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Component Installation

Four Unique ATX Cases Compared
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The Spotswood L-18 includes a component installation manual, hardware kit with stainless steel screws, a T-wrench for rim bolts, two 3-pin to 4-pin fan adapters, and additional Allen head drivers.

I scraped up the following components to fill the optical drive bay: one slimline CD-ROM, one proprietary slimline to 2.5" ATA adaptor, and one 2.5" ATA to 3.5" ATA cable adapter. We also tried a DVD-R pulled from a Toshiba Satellite laptop, but its custom face panel hindered insertion. You'll want to buy a standard drive, available from many online sources.

The proprietary slimline to 2.5" ATA adapter was modified to work with a standard 2.5" to 3.5" ATA cable adapter, but standard slimline drive adapters can be found online for $15 to $30. You can also find 2.5" to 3.5" ATA cable adapters for $3 to $20.

Removing the front and back panels takes a few minutes, due to the number of screws involved, followed by power supply and drive installation. Note that the power supply intake is on the underside of the case, so this unit should be used with a power supply that draws air from beneath.

The two wings above the optical drive are for mounting optional 2nd and 3rd hard drives, but cable management favors using the lowest mount first. The lower bracket is most easily attached with the case turned upside-down, due to screw positioning.

The motherboard mounts to a ¼" thick acrylic panel, which comes pre-attached to the "side panel". Though the side panel is an actual drum head, component weight and screw spacing virtually eliminate noise-producing vibrations.

Rather than screw each card down individually, the L-18 clamps all cards at once, sandwiching the mounting tabs between two aluminum plates.

At this time I became concerned about graphics card clearance, so I put down the manual and did a test fit. The planned Foxconn 8800GTX did not fit at all, and the substitute Asus EAX1950PRO had a clearance issue between its 6-pin power connector and the 3.5" bay cage, forcing it to this odd angle.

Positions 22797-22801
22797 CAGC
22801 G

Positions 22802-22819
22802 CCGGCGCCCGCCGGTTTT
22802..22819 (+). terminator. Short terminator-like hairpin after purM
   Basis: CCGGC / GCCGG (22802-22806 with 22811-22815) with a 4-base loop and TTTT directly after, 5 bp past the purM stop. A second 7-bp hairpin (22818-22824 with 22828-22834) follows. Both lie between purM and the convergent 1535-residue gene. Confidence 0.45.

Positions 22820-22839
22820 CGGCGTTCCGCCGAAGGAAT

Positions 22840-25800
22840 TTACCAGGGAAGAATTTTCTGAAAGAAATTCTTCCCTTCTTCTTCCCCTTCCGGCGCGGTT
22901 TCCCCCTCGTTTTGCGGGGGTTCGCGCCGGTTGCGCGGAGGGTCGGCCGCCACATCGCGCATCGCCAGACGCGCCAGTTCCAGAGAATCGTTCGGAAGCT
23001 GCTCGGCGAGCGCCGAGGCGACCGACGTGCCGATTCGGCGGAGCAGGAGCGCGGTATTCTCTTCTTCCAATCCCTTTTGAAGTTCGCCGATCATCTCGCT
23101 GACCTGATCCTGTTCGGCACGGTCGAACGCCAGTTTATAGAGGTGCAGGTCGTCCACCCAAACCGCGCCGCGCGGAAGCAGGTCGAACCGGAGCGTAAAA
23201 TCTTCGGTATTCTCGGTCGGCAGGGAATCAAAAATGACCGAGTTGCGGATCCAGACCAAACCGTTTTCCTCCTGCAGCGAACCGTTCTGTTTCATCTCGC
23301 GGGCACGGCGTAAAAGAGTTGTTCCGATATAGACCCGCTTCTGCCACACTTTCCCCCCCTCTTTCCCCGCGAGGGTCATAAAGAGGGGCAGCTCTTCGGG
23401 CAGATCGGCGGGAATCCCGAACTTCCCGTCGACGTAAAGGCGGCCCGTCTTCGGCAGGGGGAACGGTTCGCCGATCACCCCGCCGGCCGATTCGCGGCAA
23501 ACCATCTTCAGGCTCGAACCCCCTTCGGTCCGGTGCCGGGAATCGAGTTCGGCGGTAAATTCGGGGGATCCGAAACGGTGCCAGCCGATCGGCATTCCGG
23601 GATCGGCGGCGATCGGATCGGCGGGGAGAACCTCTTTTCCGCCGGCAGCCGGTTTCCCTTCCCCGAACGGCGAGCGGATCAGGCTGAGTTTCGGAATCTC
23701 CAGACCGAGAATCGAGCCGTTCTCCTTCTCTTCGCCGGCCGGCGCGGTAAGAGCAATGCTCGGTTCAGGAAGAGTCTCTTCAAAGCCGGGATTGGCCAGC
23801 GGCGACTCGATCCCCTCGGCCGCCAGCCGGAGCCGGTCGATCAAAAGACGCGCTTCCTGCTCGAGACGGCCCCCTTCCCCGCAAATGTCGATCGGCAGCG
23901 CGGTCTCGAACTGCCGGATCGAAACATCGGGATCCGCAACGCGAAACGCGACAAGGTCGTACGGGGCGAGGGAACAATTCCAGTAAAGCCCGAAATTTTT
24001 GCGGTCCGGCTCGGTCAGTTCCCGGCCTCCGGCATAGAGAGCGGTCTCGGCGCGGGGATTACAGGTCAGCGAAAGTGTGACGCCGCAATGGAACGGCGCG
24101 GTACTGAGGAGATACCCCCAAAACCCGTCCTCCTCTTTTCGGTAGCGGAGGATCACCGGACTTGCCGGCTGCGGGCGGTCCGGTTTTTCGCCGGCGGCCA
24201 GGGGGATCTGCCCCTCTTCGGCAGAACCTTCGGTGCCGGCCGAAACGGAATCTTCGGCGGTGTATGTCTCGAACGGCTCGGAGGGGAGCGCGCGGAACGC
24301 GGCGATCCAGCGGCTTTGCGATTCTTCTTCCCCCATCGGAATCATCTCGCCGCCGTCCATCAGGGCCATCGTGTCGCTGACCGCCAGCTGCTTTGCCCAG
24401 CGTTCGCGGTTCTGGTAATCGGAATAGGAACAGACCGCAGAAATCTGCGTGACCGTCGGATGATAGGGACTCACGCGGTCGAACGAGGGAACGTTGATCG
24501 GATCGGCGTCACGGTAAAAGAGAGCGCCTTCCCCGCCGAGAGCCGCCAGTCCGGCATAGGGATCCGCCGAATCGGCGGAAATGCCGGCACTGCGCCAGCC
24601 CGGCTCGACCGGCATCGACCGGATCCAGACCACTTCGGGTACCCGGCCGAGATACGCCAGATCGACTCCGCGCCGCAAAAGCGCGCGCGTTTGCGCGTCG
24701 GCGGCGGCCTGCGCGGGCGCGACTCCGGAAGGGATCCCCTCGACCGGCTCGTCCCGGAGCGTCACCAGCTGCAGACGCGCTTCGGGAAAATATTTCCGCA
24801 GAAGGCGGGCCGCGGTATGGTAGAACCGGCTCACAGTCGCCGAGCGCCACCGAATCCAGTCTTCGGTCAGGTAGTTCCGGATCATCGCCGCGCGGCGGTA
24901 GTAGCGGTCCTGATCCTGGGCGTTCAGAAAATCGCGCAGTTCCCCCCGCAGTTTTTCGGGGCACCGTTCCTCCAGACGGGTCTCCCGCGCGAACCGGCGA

Once again I was forced to back down to the Foxconn 7900GS as the longest card that would fit properly. Other snags included the DIMM cooler hitting the back of the CD drive, and the 2.5" to 3.5" cable adapter overlapping a DIMM slot. The DIMM cooler wasn't needed at the motherboard's DDR2-1066 setting, but removing a DIMM to make room for the custom adapter I'd picked was not a viable option for later testing. This particular adapter combo had a rather extreme offset to the right-hand side of the case, while several alternative adapters have a more advantageous design. Rather than purchase better-fitting parts - and waiting for them to ship - I went on to test the system with the CD drive disconnected.

With the hardware already installed for test fitting components, the wires still needed to be routed, a step that would have been easier prior to tightening the back panel. Front bay accessory leads were properly labeled using modern wire block standards, but the switches and LED leads were not labeled. Plugging each in and flipping it around as needed revealed its purpose.

With the remaining wires routed, unused power leads bundled "out of the way", and the perfectly fitting 7900GS installed instead of longer "preferred" graphics cards, installation was complete. Power and peripheral cables had to be attached prior to closing the system completely, and tight spacing at the top of the motherboard means that most users would be best advised to use a USB keyboard and mouse rather than PS/2 components.

The rear panel would look even nicer with a "better dressed" motherboard, such as the Asus P5B Deluxe WiFi-AP, with its large number of back panel LEDs. Gigabyte's CrazyCool socket cooler would also be aesthetically appreciated.

The finished system would look great in the living area of a studio apartment, or could attract attention to the desired corner of a large living room.

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